Photo Credit: Loneman Photography
Baby Chana Laya

It was a moment that will forever remain etched in my mind.

Date: Tuesday, December 14, 2010.

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Time: 8:45 a.m.

Location: Seventh floor of Lenox Hill Hospital in New York City.

My four siblings and I, along with our beloved father, stood around my mother’s hospital bed as she breathed her last breath. We prayed the traditional Jewish prayers when a soul is departing, we held hands tightly, and we sang a chassidic melody called “Shamil” as we said goodbye to the woman who was everything to us.

That morning we cried, we laughed, we tried to internalize, but in vain.

After her burial later that day and the weeklong shiva mourning observance, our family finally made it back home to the mountainous scenery of beautiful Bozeman, Montana. That Friday at our communal Shabbos table, I began with a l’chaim, a toast:

“We begin by saying l’chaim for our brothers and sisters in the Holy Land, that as we have a peaceful Shabbos here in Bozeman, so should they; and for my mother’s neshamah – Chana Leah bat Reb Shimon – for continued aliyah.”

This tradition continued for six and a half years.

Nearly three months ago, on August 18, Chavie and I adopted our fifth child, newborn Chana Laya. I’d been waiting for years to have the opportunity to name a child for my mom, as my four siblings and many cousins have done; but in the world of adoption we really don’t know what to expect, if anything at all. I wanted this not only because it’s a beautiful name, not only because it’s a symbolic gesture, but because I believed it would fill a void.

It turns out I was right.

The author’s mother dancing with him at his wedding.
The author’s mother dancing with him at his wedding.

My mom and I were very close. She was my confidant, my mentor, my guide. We’d speak via phone every day, and since her passing I do my very best to keep in touch with the values she ingrained in me. Aside from a few visits with Chaya and one visit with Zeesy, she didn’t get to meet or know any of our other children. I wanted to be able to reference her name, Chana Leah, countless times each day, hoping it would bring me the comfort I so desperately desired.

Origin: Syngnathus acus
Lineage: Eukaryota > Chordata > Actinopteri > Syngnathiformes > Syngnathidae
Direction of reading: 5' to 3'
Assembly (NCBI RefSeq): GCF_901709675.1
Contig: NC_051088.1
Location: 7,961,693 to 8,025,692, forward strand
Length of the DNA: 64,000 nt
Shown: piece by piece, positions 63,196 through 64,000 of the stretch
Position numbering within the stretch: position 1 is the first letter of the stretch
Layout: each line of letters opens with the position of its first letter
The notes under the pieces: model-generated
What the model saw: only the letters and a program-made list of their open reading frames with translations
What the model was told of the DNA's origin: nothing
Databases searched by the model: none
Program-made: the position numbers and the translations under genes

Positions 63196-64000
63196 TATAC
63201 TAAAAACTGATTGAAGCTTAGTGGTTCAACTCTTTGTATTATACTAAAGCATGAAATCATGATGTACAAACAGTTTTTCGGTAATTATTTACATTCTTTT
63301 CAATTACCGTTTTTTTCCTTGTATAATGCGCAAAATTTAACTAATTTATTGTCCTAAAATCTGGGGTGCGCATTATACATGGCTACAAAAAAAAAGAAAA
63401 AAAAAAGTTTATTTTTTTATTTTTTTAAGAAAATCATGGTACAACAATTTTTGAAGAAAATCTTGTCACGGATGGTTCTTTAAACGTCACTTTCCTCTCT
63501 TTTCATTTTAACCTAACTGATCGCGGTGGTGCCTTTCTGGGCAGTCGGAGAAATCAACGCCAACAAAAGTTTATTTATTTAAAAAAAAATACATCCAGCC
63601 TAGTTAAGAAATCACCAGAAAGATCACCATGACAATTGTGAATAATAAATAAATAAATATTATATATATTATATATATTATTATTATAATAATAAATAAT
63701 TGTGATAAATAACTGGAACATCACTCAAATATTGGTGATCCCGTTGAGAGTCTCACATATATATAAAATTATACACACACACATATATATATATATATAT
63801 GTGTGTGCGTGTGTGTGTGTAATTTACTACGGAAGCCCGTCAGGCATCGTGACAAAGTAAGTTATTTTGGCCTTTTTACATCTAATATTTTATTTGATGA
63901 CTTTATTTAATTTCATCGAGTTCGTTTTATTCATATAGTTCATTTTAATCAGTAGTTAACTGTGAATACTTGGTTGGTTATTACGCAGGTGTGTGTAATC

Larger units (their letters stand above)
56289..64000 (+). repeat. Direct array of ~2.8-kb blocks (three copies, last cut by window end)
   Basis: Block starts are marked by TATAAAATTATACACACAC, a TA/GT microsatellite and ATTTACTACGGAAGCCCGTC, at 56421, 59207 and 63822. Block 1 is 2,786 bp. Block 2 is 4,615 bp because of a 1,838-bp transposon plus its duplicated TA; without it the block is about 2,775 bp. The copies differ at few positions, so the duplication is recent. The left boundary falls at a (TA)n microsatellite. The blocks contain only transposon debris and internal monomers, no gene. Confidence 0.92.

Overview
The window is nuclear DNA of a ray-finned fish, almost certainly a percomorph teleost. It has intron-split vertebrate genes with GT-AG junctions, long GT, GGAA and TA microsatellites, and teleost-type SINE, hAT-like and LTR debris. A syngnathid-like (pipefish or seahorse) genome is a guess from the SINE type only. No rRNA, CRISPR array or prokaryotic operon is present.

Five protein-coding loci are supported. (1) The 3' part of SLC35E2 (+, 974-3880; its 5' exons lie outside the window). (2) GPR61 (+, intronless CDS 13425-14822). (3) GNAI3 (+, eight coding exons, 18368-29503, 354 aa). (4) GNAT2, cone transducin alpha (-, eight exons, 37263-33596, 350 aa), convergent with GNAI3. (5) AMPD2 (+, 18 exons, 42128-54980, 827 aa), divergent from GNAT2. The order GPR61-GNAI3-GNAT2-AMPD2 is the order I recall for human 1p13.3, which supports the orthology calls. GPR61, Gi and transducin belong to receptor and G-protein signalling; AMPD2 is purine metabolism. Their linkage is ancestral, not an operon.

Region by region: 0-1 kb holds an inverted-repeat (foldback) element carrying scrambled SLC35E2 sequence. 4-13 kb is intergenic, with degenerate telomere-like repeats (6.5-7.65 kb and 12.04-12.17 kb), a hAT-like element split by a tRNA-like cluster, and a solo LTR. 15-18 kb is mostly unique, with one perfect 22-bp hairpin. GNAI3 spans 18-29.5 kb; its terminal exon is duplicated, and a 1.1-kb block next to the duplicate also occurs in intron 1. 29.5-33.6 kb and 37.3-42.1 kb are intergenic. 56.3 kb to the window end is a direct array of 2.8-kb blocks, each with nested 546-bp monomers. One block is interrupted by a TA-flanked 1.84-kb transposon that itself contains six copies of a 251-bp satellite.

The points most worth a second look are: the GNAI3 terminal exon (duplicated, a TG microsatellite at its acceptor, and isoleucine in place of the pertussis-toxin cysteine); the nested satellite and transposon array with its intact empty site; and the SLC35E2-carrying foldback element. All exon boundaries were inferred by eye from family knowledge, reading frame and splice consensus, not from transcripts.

I keep in touch with my mom’s close friends, visit her grave whenever I’m in New York, and love reading old cards and letters she sent me and I sent her, but I wanted a really tangible connection.

My Friday night l’chaim toast was my way of connecting. I recognized that life does go on after we mourn the loss of a loved one, and we do start forgetting a bit, so I was compelling myself to never forget the mother I loved and who nurtured me with such utter dedication.

Yet I needed more. So God gifted us with our Chana Laya – our little princess – a 24/7 living legacy of the woman who meant, and means, the world to me.

That first Shabbos after Chana Laya’s birth, I paused as I toasted l’chaim and said, “We are changing our weekly l’chaim. We have a Chana Laya. We don’t need the symbolic reminder because she is our living reminder. I will toast my wife, Chavie, and children Shoshana, Chaya, Zeesy, Menny, and Chana Laya, that Hashem grant them revealed good.”

My mom will always be alive in our home and is as relevant as ever. I am certain that every now and then I will shed a tear for her premature passing and in memory of her tender embrace, but mostly I will enjoy sharing her story with my five kiddos.

I’m not ignoring my beloved mom. I simply stopped mourning my loss, as her life is now instilled in our children, whom we will raise in the way she would have loved – with manners, respect, and a healthy Jewish identity.

As King Solomon wrote, “There is a season for everything…. A time to weep and a time to laugh; a time of wailing and a time of dancing.”

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Rabbi Chaim Bruk is executive director of Chabad Lubavitch of Montana and spiritual leader of The Shul of Bozeman. He can be reached at Rabbi@JewishMontana.com.